Link: 60 companies ‘to delist’ from the US
Speaking exclusively to Accountancy Age, chief financial officer Jon Symonds admitted that, although there were aspects of the rules that would benefit AstraZeneca, ‘Sarbanes-Oxley has all the hallmarks of using a sledgehammer to crack a nut’.
He added that the costs of complying with the act clearly outweighed the benefits and that, for AstraZeneca, ‘we are talking in the tens of millions’.
But Symonds said: ‘AstraZeneca would not abandon the US market even if it were easier to do so. We remain committed to the US market: we have a strong presence there,’ he said.
At least 60 European companies, including 25 from the UK, are set to withdraw their US listings because of Sarbanes-Oxley, according to comments made by CBI director general Sir Digby Jones last week.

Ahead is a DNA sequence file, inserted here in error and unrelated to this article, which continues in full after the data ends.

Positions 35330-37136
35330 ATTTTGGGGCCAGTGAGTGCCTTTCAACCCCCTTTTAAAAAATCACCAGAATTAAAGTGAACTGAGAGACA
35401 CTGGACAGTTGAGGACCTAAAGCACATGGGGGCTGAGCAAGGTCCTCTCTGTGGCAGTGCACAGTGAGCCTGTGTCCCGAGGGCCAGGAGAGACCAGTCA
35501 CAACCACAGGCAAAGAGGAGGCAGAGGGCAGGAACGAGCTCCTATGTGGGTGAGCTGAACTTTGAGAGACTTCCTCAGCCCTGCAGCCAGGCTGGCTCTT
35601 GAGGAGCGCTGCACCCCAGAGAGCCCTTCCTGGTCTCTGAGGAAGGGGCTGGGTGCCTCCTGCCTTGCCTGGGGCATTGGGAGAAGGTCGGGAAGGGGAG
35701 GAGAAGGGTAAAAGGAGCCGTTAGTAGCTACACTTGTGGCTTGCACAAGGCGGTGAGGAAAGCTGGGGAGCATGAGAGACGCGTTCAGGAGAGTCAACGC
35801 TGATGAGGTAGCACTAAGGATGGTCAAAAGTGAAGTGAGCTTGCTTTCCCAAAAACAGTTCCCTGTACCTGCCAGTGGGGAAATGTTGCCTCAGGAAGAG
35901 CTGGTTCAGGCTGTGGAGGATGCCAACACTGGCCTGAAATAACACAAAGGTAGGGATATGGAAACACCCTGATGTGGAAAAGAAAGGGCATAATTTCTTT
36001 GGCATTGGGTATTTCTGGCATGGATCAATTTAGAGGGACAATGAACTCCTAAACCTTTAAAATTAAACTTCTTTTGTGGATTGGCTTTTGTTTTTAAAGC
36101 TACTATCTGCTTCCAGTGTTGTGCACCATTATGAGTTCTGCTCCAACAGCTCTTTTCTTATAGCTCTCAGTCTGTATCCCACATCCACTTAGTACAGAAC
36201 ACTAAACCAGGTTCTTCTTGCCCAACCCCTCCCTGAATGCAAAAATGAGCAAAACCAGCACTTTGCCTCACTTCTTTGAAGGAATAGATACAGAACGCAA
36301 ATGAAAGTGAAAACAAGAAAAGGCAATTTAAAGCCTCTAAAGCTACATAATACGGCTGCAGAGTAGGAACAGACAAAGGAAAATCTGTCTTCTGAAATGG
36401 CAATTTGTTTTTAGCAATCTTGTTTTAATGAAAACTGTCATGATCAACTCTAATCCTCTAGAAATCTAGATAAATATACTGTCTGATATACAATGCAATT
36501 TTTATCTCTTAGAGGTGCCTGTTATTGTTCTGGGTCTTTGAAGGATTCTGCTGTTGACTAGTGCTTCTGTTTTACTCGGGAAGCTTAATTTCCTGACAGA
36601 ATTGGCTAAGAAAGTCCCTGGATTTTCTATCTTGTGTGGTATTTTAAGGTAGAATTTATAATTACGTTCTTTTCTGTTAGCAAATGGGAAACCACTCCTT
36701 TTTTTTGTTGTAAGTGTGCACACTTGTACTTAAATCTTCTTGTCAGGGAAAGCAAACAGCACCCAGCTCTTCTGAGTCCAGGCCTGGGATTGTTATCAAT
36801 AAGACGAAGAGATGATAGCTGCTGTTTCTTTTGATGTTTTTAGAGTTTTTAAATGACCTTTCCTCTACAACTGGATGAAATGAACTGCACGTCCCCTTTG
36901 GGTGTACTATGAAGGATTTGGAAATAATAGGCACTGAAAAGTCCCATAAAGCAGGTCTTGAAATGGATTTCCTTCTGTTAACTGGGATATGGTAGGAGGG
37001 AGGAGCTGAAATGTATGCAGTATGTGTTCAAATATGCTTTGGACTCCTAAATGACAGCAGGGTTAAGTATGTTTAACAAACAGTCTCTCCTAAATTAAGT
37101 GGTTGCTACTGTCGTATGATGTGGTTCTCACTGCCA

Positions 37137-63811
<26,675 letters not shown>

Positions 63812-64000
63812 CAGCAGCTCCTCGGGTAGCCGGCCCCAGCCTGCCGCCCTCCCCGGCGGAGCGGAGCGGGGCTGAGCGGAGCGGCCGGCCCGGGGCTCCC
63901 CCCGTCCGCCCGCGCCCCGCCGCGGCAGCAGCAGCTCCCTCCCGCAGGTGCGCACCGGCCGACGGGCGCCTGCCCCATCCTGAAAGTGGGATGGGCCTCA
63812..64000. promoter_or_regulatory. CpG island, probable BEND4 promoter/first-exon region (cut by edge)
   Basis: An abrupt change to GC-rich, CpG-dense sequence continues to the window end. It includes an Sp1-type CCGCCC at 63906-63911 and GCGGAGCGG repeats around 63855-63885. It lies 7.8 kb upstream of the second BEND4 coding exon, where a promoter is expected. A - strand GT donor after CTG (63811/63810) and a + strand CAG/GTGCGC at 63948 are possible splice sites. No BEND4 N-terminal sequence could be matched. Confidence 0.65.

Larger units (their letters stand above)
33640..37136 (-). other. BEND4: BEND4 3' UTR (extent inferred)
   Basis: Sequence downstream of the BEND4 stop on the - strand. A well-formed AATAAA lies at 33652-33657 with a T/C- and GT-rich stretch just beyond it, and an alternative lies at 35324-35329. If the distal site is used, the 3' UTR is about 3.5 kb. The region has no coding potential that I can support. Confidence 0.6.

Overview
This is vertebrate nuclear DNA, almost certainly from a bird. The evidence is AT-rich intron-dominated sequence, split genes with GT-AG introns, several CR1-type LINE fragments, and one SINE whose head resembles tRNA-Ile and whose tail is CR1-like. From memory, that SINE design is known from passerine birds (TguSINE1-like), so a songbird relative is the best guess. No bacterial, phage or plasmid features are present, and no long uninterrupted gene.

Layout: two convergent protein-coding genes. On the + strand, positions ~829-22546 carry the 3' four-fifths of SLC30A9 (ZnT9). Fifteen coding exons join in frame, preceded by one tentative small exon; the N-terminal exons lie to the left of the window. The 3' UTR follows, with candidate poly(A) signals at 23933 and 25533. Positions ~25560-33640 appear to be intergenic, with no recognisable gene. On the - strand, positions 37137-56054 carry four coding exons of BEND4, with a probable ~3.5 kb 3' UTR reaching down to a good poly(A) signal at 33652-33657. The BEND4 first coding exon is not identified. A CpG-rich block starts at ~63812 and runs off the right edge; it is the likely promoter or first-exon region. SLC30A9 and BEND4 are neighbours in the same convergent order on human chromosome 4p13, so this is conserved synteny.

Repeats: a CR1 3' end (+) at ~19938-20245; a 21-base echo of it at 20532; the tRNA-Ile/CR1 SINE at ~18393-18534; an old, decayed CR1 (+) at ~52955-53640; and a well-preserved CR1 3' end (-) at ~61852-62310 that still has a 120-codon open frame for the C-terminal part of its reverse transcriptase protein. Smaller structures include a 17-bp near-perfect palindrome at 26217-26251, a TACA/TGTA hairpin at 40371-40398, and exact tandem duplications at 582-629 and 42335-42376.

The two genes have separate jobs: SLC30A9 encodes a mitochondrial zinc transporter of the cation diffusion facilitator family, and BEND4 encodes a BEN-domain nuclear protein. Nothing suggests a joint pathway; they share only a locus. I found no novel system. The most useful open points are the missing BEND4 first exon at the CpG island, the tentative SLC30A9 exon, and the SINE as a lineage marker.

The figure would be even larger if not for the 300-shareholder rule that the Securities and Exchange Commission has imposed. Companies cannot deregister from the SEC, and thus avoid Sarbanes-Oxley, unless they have fewer than 300 US shareholders.
SEC chairman William Donaldson hinted in London last week that this rule would be reviewed to make it easier for companies to delist.
In an attempt to see off an exodus, New York Stock Exchange chief executive John Thain argued that the impetus to leave the US markets would fade as European legislation moves towards the American model.
‘Sarbanes-Oxley will get picked up by European regulators,’ said Thain. ‘The regulatory arbitrage that the European exchanges are marketing at the moment will not last very long.’
However, a source close to UK regulators said: ‘Quite frankly they don’t know what they’re talking about. There are huge differences in the way Sarbox is interpreted and applied in the US and the way the rest of the world looks at these things.’